“Aboriginal Peoples can do without the welfare handouts. Our nations have to restore their territorial integrity and Australians have no reason to fear this.”“We must set our own objectives. We have a right to do this. The recent UN Declaration on the Rights of Indigenous Peoples affirms our rights and responsibilities. In Australia, Greeks, Italians, Macedonians have own clubs, churches, languages,schools while integrating into Australian society. Why is it different for us as Aboriginal Nations and Peoples in our own land?”

“If Rudd and his labour government are serious, the detail of a sorry statement must include the true horror of the genocide that was planned against Aboriginal Peoples and what was carried out.”

“To alleviate the Australian governments’ fears of separate development through reparation, they only have to look at US and Canadian models, where the sovereign identity of individual nations is maintained. In the Mabo case, the High Court alluded to the fact that sovereignty can continue to exist among Aboriginal Peoples and we assert that it does. We only ask that this be respected and that we can have co- existing sovereignties.”

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N.T. Aboriginal Intervention extended to Qld’s Cape York

“The Federal Government has thrown its support behind a plan to quarantine the
welfare payments of families in some Queensland Indigenous communities.”  
From ABC news Govt backs Indigenous welfare quarantine

PRESS RELEASE
from Queensland Aboriginal leaders Les Malezer, Terry O’Shane, Bob Weatherall, Jacqui Katona, Victor Hart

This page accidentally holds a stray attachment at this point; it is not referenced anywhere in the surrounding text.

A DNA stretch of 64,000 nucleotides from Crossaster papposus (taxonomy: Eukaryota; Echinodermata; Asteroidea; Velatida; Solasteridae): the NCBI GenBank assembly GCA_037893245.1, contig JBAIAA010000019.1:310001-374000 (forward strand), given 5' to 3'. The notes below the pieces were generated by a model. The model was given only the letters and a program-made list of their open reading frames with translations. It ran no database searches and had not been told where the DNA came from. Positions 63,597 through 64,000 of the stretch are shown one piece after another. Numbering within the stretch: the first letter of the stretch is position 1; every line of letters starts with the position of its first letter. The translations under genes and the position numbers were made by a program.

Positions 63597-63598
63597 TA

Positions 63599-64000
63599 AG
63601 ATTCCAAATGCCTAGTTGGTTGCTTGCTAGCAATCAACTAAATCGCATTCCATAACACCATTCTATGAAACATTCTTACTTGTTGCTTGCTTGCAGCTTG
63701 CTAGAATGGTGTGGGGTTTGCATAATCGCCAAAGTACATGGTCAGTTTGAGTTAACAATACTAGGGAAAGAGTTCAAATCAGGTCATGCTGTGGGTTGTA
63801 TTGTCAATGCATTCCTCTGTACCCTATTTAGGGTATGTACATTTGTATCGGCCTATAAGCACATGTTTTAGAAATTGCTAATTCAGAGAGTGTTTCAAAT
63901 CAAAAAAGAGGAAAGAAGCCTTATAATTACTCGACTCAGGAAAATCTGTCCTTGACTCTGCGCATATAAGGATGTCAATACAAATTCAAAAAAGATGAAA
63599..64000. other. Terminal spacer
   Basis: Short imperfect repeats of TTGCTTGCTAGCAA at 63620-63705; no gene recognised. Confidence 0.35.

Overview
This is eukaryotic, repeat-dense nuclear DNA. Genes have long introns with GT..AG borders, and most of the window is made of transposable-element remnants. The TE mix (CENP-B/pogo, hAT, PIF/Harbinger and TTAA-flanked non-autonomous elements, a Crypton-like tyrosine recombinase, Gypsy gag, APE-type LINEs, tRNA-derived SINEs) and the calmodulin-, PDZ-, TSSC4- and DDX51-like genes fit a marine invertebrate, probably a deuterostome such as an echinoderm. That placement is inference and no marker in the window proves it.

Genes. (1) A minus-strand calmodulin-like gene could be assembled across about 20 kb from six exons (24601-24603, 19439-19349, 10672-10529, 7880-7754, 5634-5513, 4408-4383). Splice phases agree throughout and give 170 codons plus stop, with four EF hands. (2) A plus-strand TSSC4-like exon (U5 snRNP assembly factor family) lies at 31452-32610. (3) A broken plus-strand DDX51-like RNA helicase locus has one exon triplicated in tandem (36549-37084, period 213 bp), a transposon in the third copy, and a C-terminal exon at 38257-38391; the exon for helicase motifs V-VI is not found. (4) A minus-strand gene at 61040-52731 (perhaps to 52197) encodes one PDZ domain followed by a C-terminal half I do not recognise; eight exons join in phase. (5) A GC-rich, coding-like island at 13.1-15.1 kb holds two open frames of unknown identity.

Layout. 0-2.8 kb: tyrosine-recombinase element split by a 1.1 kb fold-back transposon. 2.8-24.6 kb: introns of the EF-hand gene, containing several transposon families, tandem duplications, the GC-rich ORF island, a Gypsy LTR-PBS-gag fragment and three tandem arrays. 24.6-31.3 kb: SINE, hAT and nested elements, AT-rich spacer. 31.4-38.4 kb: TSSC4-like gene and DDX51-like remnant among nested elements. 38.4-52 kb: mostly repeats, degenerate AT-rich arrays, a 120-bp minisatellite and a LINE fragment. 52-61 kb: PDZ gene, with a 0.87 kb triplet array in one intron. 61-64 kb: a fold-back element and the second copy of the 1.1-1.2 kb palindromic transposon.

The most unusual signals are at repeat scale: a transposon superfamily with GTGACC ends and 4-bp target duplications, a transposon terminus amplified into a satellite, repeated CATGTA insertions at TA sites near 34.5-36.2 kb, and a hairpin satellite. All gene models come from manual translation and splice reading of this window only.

ABORIGINALS TO FIGHT QUEENSLAND INVASION
21 December 2007

We will join with other Aboriginal leaders in Queensland to fight the
introduction of forced income control over Aboriginal families in
Queenland. This is no less than an extension of the Northern Territory
invasion into Queensland, as designed by Noel Pearson in conjunction
with Mal Brough of the former national government. We will fight for
the human rights of our people in Queensland, especially in Aurukun,
Hopevale, Coen and Mossman Gorge.

The Queensland Premier, Anna Bligh, the Prime Minister, Kevin Rudd, and
federal Minister, Jenny Macklin, have imposed their first big deception
on the Aboriginal people of Australia by disguising their support for
the Noel Pearson welfare plan and secretly planning its implementation
without due regard for human rights.

This racist action will be subject to legal challenge in the Queensland
and Australian courts and, if the government defies our rights by
suspending the Racial Discrimination Act, we will take it to the United
Nations. Our opposition will not be armchair opposition because we
will protest on the streets to oppose the spread of racism by the Labor
Party of Australia.

This is clearly a case of where one law should apply in Australia. If
welfare payments are going to be withheld by a Families
Responsibilities Commission from the most needy families then let it
apply under federal law to everyone in Australia without discrimination
on the basis of race. There should not be a race divide in Queensland
on the promotion and exercise of universal and fundamental human
rights. We know that will never happen because unions and political
parties will not let innocent people be punished for the guilt of
others. Somehow Aboriginal people, according to governments, are
judged to be guilty by race alone.

Any and all problems with substance abuse and anti-social behaviour in
Aboriginal communities is not our fault but the problem associated with
continued alien domination in our lands, sustained poverty and failure
to remedy injustices. Increased control by alien government and